All the better to monitor its citizens against thoughtcrime: “the residents of Iran must give their name along with their father’s name, telephone number, address and national ID to log in to access internet.”
The “Government Knows Best” mentality meets “Allah knows best.” “Iran Begins Internet Crackdown, Preps Countrywide ‘Halal’ Intranet,” by Ravi Mandalia for ITProPortal, January 7 (thanks to The Religion of Peace):
Just before the parliamentary elections, to be held in March, Iran has decided to strictly control web users in the country by bringing some draconian rules to be implemented in cybercafes besides preparing to introduce a national intranet.
Residents of Iran are complaining that they are unable to connect to the Internet anonymously at Cyber Cafes in the country as government is creating a “censored” national intranet.
The government of Iran, on Wednesday, introduced a new rule under which the residents of Iran must give their name along with their father’s name, telephone number, address and national ID to log in to access internet, reported UPI.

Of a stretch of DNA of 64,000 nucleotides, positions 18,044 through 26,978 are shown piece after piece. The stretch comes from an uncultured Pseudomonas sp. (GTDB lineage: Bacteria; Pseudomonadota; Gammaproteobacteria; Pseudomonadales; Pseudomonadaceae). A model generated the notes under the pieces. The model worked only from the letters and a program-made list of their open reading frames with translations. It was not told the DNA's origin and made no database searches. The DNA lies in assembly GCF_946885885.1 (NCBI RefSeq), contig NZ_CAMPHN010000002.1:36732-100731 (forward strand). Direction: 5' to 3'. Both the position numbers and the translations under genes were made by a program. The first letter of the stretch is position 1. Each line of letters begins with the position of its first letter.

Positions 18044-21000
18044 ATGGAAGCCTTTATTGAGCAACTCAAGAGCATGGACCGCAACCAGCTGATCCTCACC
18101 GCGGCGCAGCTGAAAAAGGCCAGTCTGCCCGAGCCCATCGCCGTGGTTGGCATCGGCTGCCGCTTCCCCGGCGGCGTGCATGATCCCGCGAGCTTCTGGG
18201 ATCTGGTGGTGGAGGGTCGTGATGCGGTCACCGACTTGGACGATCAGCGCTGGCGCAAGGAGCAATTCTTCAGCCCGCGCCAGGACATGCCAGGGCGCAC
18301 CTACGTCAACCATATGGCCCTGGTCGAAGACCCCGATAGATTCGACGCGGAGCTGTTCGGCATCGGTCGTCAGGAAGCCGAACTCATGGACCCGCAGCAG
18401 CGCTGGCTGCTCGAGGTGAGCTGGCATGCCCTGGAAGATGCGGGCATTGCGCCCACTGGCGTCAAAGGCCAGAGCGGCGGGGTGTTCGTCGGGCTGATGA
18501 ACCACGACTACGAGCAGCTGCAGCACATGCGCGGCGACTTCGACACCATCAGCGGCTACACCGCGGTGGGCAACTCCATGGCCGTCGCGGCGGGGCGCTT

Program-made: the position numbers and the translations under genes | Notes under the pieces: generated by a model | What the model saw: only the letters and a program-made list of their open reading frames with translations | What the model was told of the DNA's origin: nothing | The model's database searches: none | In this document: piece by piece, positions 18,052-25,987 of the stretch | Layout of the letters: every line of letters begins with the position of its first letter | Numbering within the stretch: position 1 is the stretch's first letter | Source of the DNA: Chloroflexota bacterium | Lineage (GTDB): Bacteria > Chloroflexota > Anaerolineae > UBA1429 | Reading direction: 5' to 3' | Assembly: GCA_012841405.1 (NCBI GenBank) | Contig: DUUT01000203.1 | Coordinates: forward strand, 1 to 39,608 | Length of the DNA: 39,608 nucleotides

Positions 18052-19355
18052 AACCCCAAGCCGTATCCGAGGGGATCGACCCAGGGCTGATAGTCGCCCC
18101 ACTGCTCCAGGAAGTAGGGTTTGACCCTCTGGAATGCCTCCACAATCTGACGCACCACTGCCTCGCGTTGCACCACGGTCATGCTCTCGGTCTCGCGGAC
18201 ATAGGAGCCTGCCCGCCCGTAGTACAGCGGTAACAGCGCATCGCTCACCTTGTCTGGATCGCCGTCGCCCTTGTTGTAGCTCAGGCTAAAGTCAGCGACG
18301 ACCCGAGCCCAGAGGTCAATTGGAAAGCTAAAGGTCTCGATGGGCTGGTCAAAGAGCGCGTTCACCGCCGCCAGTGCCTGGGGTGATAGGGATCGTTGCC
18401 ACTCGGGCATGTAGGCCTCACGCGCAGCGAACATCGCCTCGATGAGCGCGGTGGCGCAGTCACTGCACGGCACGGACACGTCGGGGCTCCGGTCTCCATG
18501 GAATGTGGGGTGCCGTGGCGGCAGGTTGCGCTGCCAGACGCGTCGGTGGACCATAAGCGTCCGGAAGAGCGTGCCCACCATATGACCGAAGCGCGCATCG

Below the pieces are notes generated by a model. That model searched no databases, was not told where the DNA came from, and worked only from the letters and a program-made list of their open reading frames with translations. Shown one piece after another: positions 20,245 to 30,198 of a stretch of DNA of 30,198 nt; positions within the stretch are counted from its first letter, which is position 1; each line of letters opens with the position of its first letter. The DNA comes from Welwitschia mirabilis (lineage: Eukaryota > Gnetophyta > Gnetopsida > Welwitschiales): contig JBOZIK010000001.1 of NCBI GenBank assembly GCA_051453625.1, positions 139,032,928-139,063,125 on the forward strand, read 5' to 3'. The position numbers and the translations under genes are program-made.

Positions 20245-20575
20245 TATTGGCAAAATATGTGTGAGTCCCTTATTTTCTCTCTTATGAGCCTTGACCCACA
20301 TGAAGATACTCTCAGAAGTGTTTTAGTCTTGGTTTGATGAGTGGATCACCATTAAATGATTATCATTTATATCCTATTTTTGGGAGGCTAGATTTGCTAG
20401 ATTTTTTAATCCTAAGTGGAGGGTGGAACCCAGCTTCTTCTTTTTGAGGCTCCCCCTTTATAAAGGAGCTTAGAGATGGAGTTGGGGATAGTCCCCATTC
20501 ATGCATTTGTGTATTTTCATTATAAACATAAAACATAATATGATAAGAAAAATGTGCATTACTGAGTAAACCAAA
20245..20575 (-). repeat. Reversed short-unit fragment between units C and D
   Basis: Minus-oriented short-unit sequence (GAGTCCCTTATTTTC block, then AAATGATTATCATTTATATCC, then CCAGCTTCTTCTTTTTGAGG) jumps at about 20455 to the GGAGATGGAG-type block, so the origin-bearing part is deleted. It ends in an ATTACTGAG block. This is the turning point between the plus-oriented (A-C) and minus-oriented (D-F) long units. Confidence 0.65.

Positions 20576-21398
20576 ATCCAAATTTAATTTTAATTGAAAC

Besides these rules, the government is also conducting various tests for a new countrywide network which is aimed at “substituting services” which operates through the internet. This move has lead to fears that the country is planning to withdraw itself from global internet.
Iran’s “Green Revolution” activists depended heavily on Twitter and other social networking services. This move would attempt to eliminate those means of criticism and organization.
In fact, just a week before the judiciary of Iran commented that the messages that are distributed through the social networks or e-mail asking for boycotting elections should be treated as “national security crimes”.
This rivals North Korea. When you make any policy decision reminiscent of North Korea, you’re probably doing something wrong:
The domestic Intranet of Iran will be called “halal” which means pure and once it is activated the country will be shutting global web access to the 23 million internet users in the country.